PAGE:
I claimed that I was happy to just chill in Tenerife and leave all my heavy camera equipment behind for once – and if (no, when) I saw a photo opportunity I would face the challenge and work within the constraints of my iPhone.
And that was true until I found myself in a party of eight heading up the steep road to El Teide as the sun set over the island of La Gomera out at sea. We had driven through and risen above a thin cloud bank heading for an eventual altitude of 7000ft to observe the stars through telescopes. Had I thought about it before flying out I may have included my Nikon D700, a travel tripod and some warmer clothing.
We stopped (with perfect timing by our guide from Teide by Night) to watch the sun set over the bank of cloud and the distant island. My Nikon would have been firing off shots, at different settings, different zoom levels, bracketing exposures, coping with the challenging lighting. Instead it was out with the iPhone and see what can be achieved.
As soon as we walked to the hillside viewpoint I saw the couple sat, absorbed in the view, knowing this was a shot that must be taken at once before they moved.
They made such a wonderful silhouette. It was a case of ensuring that the sun itself was masked by their bodies and that the focus was clearly on them, so that any fine tuning could be achieved on the raw file in Lightroom Mobile. (Having said that, the small lens and sensor in an iPhone almost guarantees focus with a deep depth of field.) I showed them the picture and I repeated it for them on their own camera.
As the sun touched the rim of the distant island I managed to get this difficult shot. The lens flare was terrible and the tree bank glow was lost in silhouette but here the advantage of being able to capture the image as a raw DNG proved its worth. I was able to lose some of the flare and lighten the exposure of the foreground in Lightroom.
Turning around to face the other way after the sun had dipped below the horizon revealed that the volcano of Teide was high enough to be still in full view of the sun, giving it an unnatural red glow against the jagged close foreground of dark lava formations. The light was going very fast and it was almost impossible to hold the iPhone steady enough to prevent blur – had there been a post, a pillar, something to steady against… hence the lack of sharpness in this shot. However, the lack of clarity is compensated by the magical view that evokes someting taken by a NASA rover on Mars.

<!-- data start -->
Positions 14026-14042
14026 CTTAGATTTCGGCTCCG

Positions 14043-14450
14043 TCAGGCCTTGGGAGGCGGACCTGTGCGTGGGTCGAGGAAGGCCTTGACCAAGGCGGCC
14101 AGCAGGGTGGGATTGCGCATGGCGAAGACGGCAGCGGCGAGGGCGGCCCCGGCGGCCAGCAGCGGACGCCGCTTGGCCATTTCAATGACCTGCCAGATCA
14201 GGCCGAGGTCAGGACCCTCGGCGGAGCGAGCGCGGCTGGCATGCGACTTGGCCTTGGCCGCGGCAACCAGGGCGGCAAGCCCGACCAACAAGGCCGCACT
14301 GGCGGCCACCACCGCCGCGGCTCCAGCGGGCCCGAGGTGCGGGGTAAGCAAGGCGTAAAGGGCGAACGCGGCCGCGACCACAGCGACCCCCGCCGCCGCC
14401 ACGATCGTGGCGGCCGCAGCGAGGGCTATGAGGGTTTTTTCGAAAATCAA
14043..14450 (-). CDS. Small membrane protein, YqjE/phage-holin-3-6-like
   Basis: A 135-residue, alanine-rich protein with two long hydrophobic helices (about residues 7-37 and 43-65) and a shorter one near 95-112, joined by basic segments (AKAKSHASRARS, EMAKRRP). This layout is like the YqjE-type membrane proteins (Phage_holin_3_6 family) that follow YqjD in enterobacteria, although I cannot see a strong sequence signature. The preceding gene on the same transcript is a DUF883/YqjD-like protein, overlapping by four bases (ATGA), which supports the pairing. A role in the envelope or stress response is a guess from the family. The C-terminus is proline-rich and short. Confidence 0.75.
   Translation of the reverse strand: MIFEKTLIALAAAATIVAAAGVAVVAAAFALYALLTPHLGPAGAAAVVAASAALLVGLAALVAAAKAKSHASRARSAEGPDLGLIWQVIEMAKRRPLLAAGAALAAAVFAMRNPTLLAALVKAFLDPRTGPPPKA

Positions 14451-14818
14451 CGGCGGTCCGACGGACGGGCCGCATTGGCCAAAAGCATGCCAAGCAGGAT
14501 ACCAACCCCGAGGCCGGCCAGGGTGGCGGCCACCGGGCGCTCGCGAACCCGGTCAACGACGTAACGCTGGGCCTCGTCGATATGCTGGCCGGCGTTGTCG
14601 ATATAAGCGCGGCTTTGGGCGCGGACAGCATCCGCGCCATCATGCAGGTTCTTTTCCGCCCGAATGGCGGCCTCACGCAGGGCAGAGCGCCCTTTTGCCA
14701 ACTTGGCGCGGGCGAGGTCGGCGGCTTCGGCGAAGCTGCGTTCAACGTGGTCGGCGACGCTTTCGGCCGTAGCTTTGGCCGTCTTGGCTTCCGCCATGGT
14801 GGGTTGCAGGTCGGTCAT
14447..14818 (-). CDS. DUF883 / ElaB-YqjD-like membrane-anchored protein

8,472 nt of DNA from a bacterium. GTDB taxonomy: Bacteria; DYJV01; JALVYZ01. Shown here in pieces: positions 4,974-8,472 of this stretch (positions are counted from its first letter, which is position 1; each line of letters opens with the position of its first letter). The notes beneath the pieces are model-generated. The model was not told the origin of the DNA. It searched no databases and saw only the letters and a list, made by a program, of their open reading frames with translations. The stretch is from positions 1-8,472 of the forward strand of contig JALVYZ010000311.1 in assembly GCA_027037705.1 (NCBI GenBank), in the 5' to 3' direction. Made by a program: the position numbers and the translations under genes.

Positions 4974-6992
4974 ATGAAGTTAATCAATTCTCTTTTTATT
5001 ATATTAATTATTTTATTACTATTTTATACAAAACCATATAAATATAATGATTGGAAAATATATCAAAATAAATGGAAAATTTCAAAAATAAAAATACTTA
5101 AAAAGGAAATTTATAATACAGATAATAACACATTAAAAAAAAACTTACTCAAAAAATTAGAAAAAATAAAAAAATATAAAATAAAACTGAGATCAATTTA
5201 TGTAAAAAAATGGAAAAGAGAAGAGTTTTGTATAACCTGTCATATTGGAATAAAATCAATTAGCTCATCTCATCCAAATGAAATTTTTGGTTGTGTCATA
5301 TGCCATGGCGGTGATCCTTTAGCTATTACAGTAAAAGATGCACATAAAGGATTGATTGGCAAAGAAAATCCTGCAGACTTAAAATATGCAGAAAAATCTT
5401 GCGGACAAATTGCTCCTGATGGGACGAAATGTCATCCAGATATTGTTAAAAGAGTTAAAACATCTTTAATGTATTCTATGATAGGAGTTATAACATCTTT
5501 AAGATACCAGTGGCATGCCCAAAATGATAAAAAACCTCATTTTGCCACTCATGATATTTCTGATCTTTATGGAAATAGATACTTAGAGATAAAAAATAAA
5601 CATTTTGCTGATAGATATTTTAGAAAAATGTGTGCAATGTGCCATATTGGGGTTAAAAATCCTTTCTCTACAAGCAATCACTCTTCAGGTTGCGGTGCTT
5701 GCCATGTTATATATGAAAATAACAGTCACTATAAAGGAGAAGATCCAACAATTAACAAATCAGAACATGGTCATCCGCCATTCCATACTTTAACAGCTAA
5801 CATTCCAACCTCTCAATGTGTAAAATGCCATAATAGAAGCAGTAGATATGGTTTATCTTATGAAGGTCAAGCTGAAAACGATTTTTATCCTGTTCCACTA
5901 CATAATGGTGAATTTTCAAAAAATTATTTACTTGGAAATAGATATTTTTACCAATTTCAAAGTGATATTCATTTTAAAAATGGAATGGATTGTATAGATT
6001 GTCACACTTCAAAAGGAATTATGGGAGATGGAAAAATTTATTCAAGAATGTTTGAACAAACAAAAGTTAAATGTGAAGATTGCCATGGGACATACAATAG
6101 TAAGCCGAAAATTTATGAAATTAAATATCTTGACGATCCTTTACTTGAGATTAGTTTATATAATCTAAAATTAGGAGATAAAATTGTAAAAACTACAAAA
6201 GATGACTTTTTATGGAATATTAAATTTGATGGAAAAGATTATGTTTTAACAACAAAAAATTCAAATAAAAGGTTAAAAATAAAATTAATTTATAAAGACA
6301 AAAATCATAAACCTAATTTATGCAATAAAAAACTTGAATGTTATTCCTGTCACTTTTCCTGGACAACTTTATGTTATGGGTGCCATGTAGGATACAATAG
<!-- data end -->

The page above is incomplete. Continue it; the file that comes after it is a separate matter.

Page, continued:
As we approached our area for the stargazing experience I saw this last glow of light creating a wonderful silhouette against the lava flows. It took a couple of attempts using different settings on the iPhone to get the right light balance and a shutter speed that would allow me to hand hold and make the horizon edge sharp enough.
Once the light had truly gone my photography was over (or so I thought) and we were able to start viewing the stars through the hefty reflector telescopes set up for our use. They had cameras connected too and I was wishing I could have attached my Nikon. Planets, stars, star fields, galaxies and nebulae were shown to us, and we were enthralled – our only disappointment being the presence of a high gibbous moon that cast such a light as to wash out many of the stars and the ribbon of the Milky Way. On the other hand, we were able to study the moon in close up and despite the lack of a DSLR a quick but difficult presentation of the iPhone to the telescope revealed an amazing shot of the moon, which turned out to be sharp despite shivering with the intense cold at 7000 feet. So thanks to the people at ‘Teide By Night‘ for that.